#### Introduction

One of the most important concepts to understand when sizing a system or figuring out how much your panel produces is Energy and Power. Below you will be able to find a description about each along with some examples.

#### Power

Power is defined as rate of doing work. It essentially tells you how quickly you can produce energy. Power takes on different forms, but when dealing with electricity or solar, you will define power as a Watt. As stated before, Watts = Volts x Amps. Multiplying the panel’s voltage by amperage will give you a wattage value. This is also true for an appliance. You can also think of power in terms of how much money you make hourly at a job, ie. $8/hour.

#### Energy

Energy is the capacity for doing work. It essentially tells you how much work can be done. Energy can take different forms, but when dealing with electricity or solar, you will define energy as Watt Hours. Watt Hours = Watts x Hours. Multiplying an appliances wattage, by how long it will run for will give you its energy value. Multiplying a panel’s wattage by the peak solar hours will give you its energy value. You can also think of energy in terms your paycheck, if you make $8/hour and work for 5 hours, you have $8 x 5 Hours = $40.

Energy in Panels

For Solar Panels, the energy produced is dependent on how much sun you get in your location. Sun hours will vary from state to state, but it is important to have an idea of what your states peak solar hours are. For example let’s look at a 100W panel in Texas vs. Nevada. Using Texas’s low value of 4.5 peak hours and Nevada’s low value of 6 peak hours we can calculate the energy or Watt-Hours produce by the panel. For Texas, 100 Watts x 4.5 Hours = 450 Watt Hours. For Nevada, 100 Watts x 6 Hours = 600 Watt Hours. As you can see the state location does have an impact on energy production, in this case by 150 Watt Hours.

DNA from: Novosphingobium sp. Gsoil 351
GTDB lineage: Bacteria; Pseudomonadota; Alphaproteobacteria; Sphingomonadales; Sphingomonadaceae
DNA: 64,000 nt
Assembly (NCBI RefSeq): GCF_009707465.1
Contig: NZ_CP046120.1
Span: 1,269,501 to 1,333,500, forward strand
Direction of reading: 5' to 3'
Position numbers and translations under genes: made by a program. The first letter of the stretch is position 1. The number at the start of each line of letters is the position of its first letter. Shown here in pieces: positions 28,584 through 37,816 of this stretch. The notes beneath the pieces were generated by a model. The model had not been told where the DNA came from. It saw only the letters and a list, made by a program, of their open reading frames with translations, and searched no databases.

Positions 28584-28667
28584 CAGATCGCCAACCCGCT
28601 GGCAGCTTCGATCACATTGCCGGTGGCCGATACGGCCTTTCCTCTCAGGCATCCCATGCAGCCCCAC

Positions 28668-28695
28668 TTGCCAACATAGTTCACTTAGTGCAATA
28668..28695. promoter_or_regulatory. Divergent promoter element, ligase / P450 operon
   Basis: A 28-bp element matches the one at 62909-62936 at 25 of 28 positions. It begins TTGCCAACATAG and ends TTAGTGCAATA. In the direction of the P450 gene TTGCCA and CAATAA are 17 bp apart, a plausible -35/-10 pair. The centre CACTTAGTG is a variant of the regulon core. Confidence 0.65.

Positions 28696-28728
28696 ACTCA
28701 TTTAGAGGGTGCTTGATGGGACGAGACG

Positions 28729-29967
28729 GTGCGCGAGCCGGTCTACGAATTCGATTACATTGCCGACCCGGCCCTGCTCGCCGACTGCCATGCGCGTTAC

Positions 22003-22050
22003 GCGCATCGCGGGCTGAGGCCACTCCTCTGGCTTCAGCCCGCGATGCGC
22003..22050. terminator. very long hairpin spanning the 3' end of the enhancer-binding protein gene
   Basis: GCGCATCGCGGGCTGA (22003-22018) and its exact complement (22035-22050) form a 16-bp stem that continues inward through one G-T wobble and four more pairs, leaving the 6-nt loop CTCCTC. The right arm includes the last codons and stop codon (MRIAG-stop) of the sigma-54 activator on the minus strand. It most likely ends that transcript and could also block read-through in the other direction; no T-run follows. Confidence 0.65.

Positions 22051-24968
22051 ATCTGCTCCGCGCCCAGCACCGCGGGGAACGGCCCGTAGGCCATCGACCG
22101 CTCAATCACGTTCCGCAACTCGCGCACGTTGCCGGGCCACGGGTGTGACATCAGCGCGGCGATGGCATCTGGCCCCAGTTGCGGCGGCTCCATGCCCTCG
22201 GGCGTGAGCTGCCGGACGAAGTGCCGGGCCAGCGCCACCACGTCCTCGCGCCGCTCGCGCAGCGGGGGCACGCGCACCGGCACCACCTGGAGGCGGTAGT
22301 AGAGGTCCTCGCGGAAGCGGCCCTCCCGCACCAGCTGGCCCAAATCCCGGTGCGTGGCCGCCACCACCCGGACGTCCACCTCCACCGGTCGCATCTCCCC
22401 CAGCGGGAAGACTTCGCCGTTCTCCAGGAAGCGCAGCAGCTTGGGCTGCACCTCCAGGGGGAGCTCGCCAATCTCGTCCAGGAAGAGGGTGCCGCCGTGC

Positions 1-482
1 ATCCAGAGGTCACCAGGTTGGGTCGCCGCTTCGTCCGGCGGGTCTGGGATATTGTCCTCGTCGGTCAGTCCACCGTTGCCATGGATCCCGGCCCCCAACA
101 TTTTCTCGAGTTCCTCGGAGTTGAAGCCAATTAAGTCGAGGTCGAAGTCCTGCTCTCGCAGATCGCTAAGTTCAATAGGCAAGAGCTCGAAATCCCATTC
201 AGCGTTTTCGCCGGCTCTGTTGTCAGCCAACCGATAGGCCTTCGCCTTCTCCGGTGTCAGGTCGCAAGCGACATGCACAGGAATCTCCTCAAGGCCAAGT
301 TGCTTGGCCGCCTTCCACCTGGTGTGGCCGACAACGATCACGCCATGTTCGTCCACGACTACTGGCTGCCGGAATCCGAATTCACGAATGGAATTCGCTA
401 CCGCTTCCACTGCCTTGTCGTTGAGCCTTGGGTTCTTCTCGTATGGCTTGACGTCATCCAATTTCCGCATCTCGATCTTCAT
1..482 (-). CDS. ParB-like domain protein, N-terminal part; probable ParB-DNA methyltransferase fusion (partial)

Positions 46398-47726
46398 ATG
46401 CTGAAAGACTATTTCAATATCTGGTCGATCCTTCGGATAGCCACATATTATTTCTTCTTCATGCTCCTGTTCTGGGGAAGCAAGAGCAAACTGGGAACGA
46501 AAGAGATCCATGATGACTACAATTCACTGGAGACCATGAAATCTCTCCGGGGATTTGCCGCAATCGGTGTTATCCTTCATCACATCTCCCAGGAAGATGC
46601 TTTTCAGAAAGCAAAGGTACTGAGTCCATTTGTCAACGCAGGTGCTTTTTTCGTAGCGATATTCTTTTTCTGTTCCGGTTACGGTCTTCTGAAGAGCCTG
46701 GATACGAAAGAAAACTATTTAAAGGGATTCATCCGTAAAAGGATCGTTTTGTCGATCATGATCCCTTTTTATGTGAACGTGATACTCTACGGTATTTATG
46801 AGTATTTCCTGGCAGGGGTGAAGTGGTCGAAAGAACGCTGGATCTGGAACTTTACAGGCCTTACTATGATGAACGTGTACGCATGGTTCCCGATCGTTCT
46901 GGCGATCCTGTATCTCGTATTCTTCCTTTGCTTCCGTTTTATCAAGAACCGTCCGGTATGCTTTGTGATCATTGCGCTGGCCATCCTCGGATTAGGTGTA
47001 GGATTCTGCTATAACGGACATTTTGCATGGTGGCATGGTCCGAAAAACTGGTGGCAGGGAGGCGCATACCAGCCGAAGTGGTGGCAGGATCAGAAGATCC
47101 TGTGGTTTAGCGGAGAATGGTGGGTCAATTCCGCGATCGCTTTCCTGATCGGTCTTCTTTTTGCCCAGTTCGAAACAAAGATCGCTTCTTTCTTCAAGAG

Peak Hours Link: /template/files/Average-Peak-Sun-hours-by-State.pdf

* *

#### Energy in Appliances

For appliances, the energy produced is dependent on the wattage value of the appliance along with the hours of run time. It is very important that you have the wattage, not just the voltage or amperage as those aren’t complete power values. For appliances, you can take the voltage and multiply it by the amperage. For example, an 8 Amp Fridge at 110V will be 8 Amps x 110 Volts = 880 Watts.

Let’s take two 35 Watt fans. One we will run for 2 hours and the other for 5 hours. The first fan consumes 35 Watts x 2 Hours = 70 Watt Hours and the second fan consumes 35 Watts x 5 Hours = 175 Watt Hours. As you can see, given the same fan, the second one takes more energy since it is ran for longer.

#### Energy in batteries

We can also relate energy to our batteries as well. Often times we get told that a customer has a 12V or 6V battery. As from what you saw earlier, this is not a complete form of energy, so just having this information is not enough to determine how much your batteries can store. We need to find the Watt-Hours value. Luckily most batteries are rated in a term called Amp-Hours. Although this has hours in it, it still isn’t energy. To get Watt-Hours we must multiply Amp-Hours by Volts.

*Amp-Hours x Volts = Watt-Hours*

For example let’s say we have two batteries, one 6V and one 12V. The 6V battery is rated at 100 Amp-Hours and the 12V battery is rated at 75 AH. The energy of the first battery is 6Vx100Amp-Hours= 600 Watt-Hours. The energy of the second battery is 12V x 75 AH = 900 Amp-Hours. As you can see even though the first battery has more Amp-Hours, it does not have more energy or storage.

*Please view section 2.8 on sizing systems to learn how to relate all of this
together.*